By Richard Riehl / The Riehl World
After weeks of generalizations about his positions on the issues, Donald Trump released his first policy paper last weekend, Immigration Reform That Will Make America Great Again. Its three core principles are building a wall that can’t be scaled or tunneled under, enforcing current law, and “improving jobs, wages and security for all Americans.” It’s clear that applies only to citizens. He lists a series of solutions to problems he believes he can solve, citing sources to support them. But following the links provided to those sources reveals the distortions and exaggerations that serve as the smoke and mirrors of his proposal. Here are a few of the more dishonest examples.
Trump claims Mexico’s leaders have intentionally exported crime and poverty to this country by publishing pamphlets on how to cross the border illegally. He cites a New York Times article of January 6, 2005 . But he omitted the part of the article quoting Mexican officials in their description of the publication, not as an encouragement to sneak across the border, but to reduce the loss of life of those who try to do so. More than 300 migrants died last year while crossing rivers and deserts.
Trump refers to recent crimes to support his claim illegal immigrants are responsible for a spike in violent crime. He cites a 2011 GAO report that “there were a shocking 3 million arrests attached to the incarcerated alien population, including tens of thousands of violent beatings rapes and murders.” He provides a link, not to the GAO report itself, but to a July 2015 Breitbart News story giving it an ultra conservative spin. According to the actual report, only 3% of the 3 million were arrested for violent crimes (1% for homicides). According to a July 2015 report by the federal Bureau Of Prisons, 3% of all federal prisoners were convicted of violent crimes. Only 23% of federal prisoners are non-US citizens.
Trump complains about the “billions” Mexico makes on remittances sent from illegal immigrants in the United States back to Mexico. But follow the link to read the entire news article and you’ll find the “median amount per remittance in the first six months of 2014 was $294.49, compared with $295.39 in January-June 2013, the Bank of Mexico said Friday. Remittances, mostly from expatriates living in the United States, are Mexico’s second-largest source of foreign exchange after oil exports and help cover living expenses for millions of households.”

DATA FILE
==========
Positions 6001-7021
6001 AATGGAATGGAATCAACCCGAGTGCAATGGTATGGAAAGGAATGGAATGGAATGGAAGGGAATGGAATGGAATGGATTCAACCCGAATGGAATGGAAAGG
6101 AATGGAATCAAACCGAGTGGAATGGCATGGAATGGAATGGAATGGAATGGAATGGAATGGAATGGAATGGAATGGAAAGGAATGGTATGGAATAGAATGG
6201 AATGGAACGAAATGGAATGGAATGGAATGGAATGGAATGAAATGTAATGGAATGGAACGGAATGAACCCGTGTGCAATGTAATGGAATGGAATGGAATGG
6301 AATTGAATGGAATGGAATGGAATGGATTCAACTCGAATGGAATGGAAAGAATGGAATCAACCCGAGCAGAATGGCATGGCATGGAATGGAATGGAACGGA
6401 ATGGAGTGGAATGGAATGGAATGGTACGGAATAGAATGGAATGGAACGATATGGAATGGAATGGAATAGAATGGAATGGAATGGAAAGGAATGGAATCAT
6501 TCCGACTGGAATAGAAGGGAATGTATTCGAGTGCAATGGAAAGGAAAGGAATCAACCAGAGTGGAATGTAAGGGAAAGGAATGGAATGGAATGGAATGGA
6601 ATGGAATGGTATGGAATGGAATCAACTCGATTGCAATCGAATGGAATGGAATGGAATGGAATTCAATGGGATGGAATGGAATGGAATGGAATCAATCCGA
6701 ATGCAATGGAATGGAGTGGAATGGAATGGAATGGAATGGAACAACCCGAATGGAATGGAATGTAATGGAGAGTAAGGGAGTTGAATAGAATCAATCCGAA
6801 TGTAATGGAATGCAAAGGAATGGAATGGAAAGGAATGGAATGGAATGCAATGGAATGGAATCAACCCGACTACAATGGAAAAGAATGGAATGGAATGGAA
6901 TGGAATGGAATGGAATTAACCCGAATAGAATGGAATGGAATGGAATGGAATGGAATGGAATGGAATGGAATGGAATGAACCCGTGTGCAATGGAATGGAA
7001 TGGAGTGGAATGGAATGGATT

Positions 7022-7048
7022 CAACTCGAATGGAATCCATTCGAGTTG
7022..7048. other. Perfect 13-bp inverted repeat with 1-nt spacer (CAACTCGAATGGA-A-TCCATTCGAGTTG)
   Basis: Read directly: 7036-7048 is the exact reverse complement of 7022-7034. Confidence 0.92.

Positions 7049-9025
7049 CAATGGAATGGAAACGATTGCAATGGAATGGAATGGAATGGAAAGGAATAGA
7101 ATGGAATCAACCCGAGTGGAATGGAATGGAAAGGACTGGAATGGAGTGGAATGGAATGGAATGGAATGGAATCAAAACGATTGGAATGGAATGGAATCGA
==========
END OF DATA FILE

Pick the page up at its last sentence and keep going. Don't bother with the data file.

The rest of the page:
Trump plans to end birthright citizenship, calling it the biggest magnet for illegal immigration and pointing to a poll that shows, by a two to one margin, voters want to change the 14th amendment to the Constitution. He doesn’t add that the same poll, taken in 2011 says 61% of liberals support the 14th amendment and 57% of all voters remain at least somewhat concerned that efforts to identify and deport illegal immigrants will end up violating the civil rights of some U.S. citizens.
[Trump’s] rants about how immigration is killing this country caused me to Google “The Know-Nothing Party,” … that was formed in response to the flood of immigrants fleeing Ireland’s Great Famine. There was a concerted effort at the time to require immigrants to live in the U.S. for 25 years before becoming citizens.
Citing another Breitbart story, Trump declares decades of disastrous trade deals and immigration policies have “destroyed our middle class.” The story was based on the findings of one economics professor. But, as reported by CBS MoneyWatch, America’s incredible shrinking middle class, There’s no mention of illegal immigrants causing the problem.
After reading about how a President Trump would make America great again by attacking immigrants I got a little sick to my stomach. His rants about how immigration is killing this country caused me to Google “The Know-Nothing Party,” the informal name of the American Republican Party of the mid-1880’s that was formed in response to the flood of immigrants fleeing Ireland’s Great Famine. There was a concerted effort at the time to require immigrants to live in the U.S. for 25 years before becoming citizens.
All four of my grandparents were German immigrants from Russia in the early 1900s, essentially draft dodgers when the Russian Empire stopped exempting German ex-patriots from military service. I don’t know when, or even if, they became naturalized citizens. So I may be the proud son of what some might call an anchor baby.
Trump brags about how he was a “very good student” at the Wharton School of business. As a former high school English teacher, I’d give his paper a failing grade in citing sources, together with a note suggesting he not share it with his Wharton classmates.